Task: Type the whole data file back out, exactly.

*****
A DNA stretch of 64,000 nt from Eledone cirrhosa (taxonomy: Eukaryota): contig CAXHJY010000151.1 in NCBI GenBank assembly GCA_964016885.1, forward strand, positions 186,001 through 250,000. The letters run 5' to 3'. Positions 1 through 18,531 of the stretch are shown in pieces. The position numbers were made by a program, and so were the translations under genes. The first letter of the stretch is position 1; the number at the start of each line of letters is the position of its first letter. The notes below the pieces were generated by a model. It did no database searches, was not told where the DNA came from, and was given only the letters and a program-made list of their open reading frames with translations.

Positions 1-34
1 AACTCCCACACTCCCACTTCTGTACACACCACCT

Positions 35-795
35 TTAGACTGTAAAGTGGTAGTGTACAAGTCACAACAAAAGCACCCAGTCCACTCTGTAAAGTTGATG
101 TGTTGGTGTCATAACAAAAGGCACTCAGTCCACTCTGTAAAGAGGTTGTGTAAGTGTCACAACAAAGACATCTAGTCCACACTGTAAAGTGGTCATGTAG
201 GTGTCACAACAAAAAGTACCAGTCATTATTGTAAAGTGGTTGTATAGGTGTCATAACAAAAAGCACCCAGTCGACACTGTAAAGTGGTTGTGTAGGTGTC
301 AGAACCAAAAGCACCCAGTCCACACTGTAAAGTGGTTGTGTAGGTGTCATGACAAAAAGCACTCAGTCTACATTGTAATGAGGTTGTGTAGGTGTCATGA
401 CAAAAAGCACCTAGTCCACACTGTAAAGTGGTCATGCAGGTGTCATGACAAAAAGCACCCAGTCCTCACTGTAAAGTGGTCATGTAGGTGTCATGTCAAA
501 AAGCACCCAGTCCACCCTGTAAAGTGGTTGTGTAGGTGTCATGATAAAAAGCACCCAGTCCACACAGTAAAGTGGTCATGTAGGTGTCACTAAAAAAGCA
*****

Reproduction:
A DNA stretch of 64,000 nt from Eledone cirrhosa (taxonomy: Eukaryota): contig CAXHJY010000151.1 in NCBI GenBank assembly GCA_964016885.1, forward strand, positions 186,001 through 250,000. The letters run 5' to 3'. Positions 1 through 18,531 of the stretch are shown in pieces. The position numbers were made by a program, and so were the translations under genes. The first letter of the stretch is position 1; the number at the start of each line of letters is the position of its first letter. The notes below the pieces were generated by a model. It did no database searches, was not told where the DNA came from, and was given only the letters and a program-made list of their open reading frames with translations.

Positions 1-34
1 AACTCCCACACTCCCACTTCTGTACACACCACCT

Positions 35-795
35 TTAGACTGTAAAGTGGTAGTGTACAAGTCACAACAAAAGCACCCAGTCCACTCTGTAAAGTTGATG
101 TGTTGGTGTCATAACAAAAGGCACTCAGTCCACTCTGTAAAGAGGTTGTGTAAGTGTCACAACAAAGACATCTAGTCCACACTGTAAAGTGGTCATGTAG
201 GTGTCACAACAAAAAGTACCAGTCATTATTGTAAAGTGGTTGTATAGGTGTCATAACAAAAAGCACCCAGTCGACACTGTAAAGTGGTTGTGTAGGTGTC
301 AGAACCAAAAGCACCCAGTCCACACTGTAAAGTGGTTGTGTAGGTGTCATGACAAAAAGCACTCAGTCTACATTGTAATGAGGTTGTGTAGGTGTCATGA
401 CAAAAAGCACCTAGTCCACACTGTAAAGTGGTCATGCAGGTGTCATGACAAAAAGCACCCAGTCCTCACTGTAAAGTGGTCATGTAGGTGTCATGTCAAA
501 AAGCACCCAGTCCACCCTGTAAAGTGGTTGTGTAGGTGTCATGATAAAAAGCACCCAGTCCACACAGTAAAGTGGTCATGTAGGTGTCACTAAAAAAGCA